In a regular chess game you would be foolish to make it lightning fast move when you have the time to think over the possible repercussions of such a move. But in hockey, deliberating for any length of time over whether you should pass or shoot could mean a lost opportunity to score. There are situations that call for quick action and ones that call for delay.
In hockey, you wouldn’t call the lost opportunity to score due to passing instead of shooting, procrastination. It might be better described as an error in judgment or even a wrong guess. But in either case, the player’s action was a result of an earnest intent to get a goal for his or her team, not the result of inertia, disinterest, a lack of motivation or fear of making the wrong decision. Perhaps an older, more experienced player would make the correct decision; but then again, a younger more experienced goalie might stop the park regardless.
Similarly in business, there is a time for action and a time for delay. But if you delay in responding immediately to a derogatory or sarcastic email rather than snap back with an equally unflattering response, you wouldn’t call that procrastination. You would call it intentional delay. There is a time for quick action and a time for delay, depending on the situation. Launching a new product before first doing adequate market research is not procrastination. Neither is editing a manuscript before submitting it to a publisher or rehearsing a sales presentation before visiting a prospect. Delay is sometimes essential to success.
Probably more problems are caused by making decisions too quickly than by waiting too long. This is especially true in this digital age of speed, when we are being urged to think fast, act fast and make split-second decisions.
This “act now or else” mentality puts one under undue stress – the consequences of which could far exceed that of a lost sale or other missed opportunity.
Frank Portnoy, author of the book, “Wait: the art & science of delay,” not only believes that technology is speeding up all our decisions in an unhealthy way, but also has researched the impact of delay and has found that people are often happier and more effective in their decisions when they do delay – and even when they procrastinate.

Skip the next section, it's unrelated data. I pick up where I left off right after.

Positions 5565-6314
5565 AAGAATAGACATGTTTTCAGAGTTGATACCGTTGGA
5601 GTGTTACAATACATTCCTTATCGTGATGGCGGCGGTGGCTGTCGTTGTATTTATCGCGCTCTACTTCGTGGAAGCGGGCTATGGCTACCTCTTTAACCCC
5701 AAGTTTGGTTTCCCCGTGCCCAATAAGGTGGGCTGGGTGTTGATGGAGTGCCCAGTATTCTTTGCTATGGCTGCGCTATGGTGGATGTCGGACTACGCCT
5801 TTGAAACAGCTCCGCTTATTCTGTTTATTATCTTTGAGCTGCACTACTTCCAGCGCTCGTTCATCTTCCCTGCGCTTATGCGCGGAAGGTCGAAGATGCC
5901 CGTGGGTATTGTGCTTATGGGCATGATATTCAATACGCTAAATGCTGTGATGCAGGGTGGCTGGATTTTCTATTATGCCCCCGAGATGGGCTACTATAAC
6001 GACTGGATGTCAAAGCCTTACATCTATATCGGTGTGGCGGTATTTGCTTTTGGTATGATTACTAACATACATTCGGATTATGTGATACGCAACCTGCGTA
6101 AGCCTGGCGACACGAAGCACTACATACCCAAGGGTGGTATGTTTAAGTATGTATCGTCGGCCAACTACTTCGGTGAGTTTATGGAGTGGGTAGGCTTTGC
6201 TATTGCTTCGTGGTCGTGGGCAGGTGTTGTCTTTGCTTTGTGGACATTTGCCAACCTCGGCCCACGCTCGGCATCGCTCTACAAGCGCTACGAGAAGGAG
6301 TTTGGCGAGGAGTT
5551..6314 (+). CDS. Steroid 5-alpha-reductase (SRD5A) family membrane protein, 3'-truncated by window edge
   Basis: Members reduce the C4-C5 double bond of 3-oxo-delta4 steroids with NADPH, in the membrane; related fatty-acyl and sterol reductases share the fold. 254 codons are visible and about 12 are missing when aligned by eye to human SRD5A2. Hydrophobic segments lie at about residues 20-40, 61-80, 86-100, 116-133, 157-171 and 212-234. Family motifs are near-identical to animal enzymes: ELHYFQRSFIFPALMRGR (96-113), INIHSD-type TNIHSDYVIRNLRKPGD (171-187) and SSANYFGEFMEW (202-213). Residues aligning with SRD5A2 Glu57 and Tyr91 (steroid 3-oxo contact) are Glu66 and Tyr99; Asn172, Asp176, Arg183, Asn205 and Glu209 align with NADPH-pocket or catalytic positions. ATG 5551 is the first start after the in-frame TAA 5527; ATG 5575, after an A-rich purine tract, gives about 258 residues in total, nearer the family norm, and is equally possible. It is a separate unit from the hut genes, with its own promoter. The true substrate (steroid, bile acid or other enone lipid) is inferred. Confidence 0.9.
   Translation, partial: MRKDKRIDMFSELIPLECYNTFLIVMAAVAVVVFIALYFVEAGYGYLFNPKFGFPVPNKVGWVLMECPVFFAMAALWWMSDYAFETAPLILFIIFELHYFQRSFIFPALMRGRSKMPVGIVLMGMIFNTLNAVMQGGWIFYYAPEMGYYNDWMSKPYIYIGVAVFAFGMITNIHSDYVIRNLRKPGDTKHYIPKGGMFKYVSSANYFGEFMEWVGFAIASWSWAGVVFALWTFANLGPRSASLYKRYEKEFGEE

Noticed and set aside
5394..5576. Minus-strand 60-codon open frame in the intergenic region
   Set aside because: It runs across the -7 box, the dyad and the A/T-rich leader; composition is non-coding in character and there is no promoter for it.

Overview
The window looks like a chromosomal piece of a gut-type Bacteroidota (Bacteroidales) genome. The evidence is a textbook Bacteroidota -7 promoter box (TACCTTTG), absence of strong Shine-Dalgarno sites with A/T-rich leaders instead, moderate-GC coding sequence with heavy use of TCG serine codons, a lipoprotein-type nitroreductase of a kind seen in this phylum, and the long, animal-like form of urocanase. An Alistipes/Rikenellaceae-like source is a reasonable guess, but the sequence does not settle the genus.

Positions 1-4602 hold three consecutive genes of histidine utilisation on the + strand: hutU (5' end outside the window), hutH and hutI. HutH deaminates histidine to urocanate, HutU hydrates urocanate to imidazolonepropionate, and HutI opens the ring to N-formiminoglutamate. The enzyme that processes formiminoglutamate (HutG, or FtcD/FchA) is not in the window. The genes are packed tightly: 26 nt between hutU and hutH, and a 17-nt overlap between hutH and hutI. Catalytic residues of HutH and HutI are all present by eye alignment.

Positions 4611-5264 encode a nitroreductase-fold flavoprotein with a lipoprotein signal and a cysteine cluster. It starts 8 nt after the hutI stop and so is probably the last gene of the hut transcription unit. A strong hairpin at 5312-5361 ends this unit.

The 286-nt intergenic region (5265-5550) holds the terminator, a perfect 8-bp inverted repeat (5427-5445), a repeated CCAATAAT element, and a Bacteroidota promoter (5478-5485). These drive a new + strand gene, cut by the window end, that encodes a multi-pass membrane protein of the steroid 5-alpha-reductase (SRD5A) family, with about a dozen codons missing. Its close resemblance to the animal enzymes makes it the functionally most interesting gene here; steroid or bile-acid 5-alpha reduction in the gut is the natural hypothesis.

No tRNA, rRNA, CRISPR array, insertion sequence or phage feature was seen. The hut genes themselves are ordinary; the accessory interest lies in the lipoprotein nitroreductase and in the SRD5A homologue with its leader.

I’m not in favour of procrastination if you define it as putting off something that requires immediate attention. But there’s nothing wrong with intentionally delaying something if you feel it would be to your advantage to do so.
It’s important for us to think before we react so that we are at least aware of the possible consequences of our actions. It also gives us time to “cool down” (such as the case of replying to an infuriating email message) and to have peace about our decision. In other words, be effective, not reactive.
Being impulsive and cause problems – especially in this hyper-connected world where people can become addicted to speed. Practising self-discipline, on the other hand, can improve over time.
Continually putting off an important decision, even though you already have sufficient facts to make an informed decision, is procrastination. Even if there are no dire consequences of doing so, it produces a certain degree of anxiety, and delays any benefits derived from the decision. And delays in this case are likely motivated by an unwarranted fear of making the wrong decision or being overwhelmed by busyness or simply not wanting to do what the decision would require one to do as a result.
But there is nothing wrong with leaving something until a more convenient time if it’s not imperative to do it now. That’s simply intentional delay for a good reason. Don’t put yourself on a guilt trip every time you do this.